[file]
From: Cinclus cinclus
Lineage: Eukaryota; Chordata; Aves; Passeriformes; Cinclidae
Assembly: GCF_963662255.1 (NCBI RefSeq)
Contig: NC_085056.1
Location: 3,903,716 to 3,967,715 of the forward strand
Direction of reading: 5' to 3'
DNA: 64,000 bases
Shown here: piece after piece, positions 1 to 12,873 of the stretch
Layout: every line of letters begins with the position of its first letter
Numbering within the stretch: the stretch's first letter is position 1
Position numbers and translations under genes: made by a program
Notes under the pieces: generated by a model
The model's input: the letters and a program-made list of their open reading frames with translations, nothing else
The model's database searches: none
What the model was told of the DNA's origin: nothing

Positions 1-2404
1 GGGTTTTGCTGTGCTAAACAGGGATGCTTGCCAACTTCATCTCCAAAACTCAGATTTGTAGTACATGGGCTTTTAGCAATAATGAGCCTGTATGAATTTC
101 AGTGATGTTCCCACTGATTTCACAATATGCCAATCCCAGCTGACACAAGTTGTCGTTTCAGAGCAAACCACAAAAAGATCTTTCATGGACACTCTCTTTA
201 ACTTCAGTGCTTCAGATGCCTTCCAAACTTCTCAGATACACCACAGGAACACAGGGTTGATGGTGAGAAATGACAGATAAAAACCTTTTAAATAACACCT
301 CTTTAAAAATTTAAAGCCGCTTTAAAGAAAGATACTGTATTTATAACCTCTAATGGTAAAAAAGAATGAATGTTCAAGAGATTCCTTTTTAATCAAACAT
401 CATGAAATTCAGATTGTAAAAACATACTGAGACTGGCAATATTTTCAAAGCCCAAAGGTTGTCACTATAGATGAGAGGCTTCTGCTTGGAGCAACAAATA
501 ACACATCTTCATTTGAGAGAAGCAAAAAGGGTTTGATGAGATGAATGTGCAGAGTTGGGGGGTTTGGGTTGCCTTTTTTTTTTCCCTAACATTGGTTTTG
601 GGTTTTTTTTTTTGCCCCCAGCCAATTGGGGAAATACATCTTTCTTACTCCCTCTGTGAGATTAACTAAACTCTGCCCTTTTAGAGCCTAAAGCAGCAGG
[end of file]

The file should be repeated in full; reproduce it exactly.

From: Cinclus cinclus
Lineage: Eukaryota; Chordata; Aves; Passeriformes; Cinclidae
Assembly: GCF_963662255.1 (NCBI RefSeq)
Contig: NC_085056.1
Location: 3,903,716 to 3,967,715 of the forward strand
Direction of reading: 5' to 3'
DNA: 64,000 bases
Shown here: piece after piece, positions 1 to 12,873 of the stretch
Layout: every line of letters begins with the position of its first letter
Numbering within the stretch: the stretch's first letter is position 1
Position numbers and translations under genes: made by a program
Notes under the pieces: generated by a model
The model's input: the letters and a program-made list of their open reading frames with translations, nothing else
The model's database searches: none
What the model was told of the DNA's origin: nothing

Positions 1-2404
1 GGGTTTTGCTGTGCTAAACAGGGATGCTTGCCAACTTCATCTCCAAAACTCAGATTTGTAGTACATGGGCTTTTAGCAATAATGAGCCTGTATGAATTTC
101 AGTGATGTTCCCACTGATTTCACAATATGCCAATCCCAGCTGACACAAGTTGTCGTTTCAGAGCAAACCACAAAAAGATCTTTCATGGACACTCTCTTTA
201 ACTTCAGTGCTTCAGATGCCTTCCAAACTTCTCAGATACACCACAGGAACACAGGGTTGATGGTGAGAAATGACAGATAAAAACCTTTTAAATAACACCT
301 CTTTAAAAATTTAAAGCCGCTTTAAAGAAAGATACTGTATTTATAACCTCTAATGGTAAAAAAGAATGAATGTTCAAGAGATTCCTTTTTAATCAAACAT
401 CATGAAATTCAGATTGTAAAAACATACTGAGACTGGCAATATTTTCAAAGCCCAAAGGTTGTCACTATAGATGAGAGGCTTCTGCTTGGAGCAACAAATA
501 ACACATCTTCATTTGAGAGAAGCAAAAAGGGTTTGATGAGATGAATGTGCAGAGTTGGGGGGTTTGGGTTGCCTTTTTTTTTTCCCTAACATTGGTTTTG
601 GGTTTTTTTTTTTGCCCCCAGCCAATTGGGGAAATACATCTTTCTTACTCCCTCTGTGAGATTAACTAAACTCTGCCCTTTTAGAGCCTAAAGCAGCAGG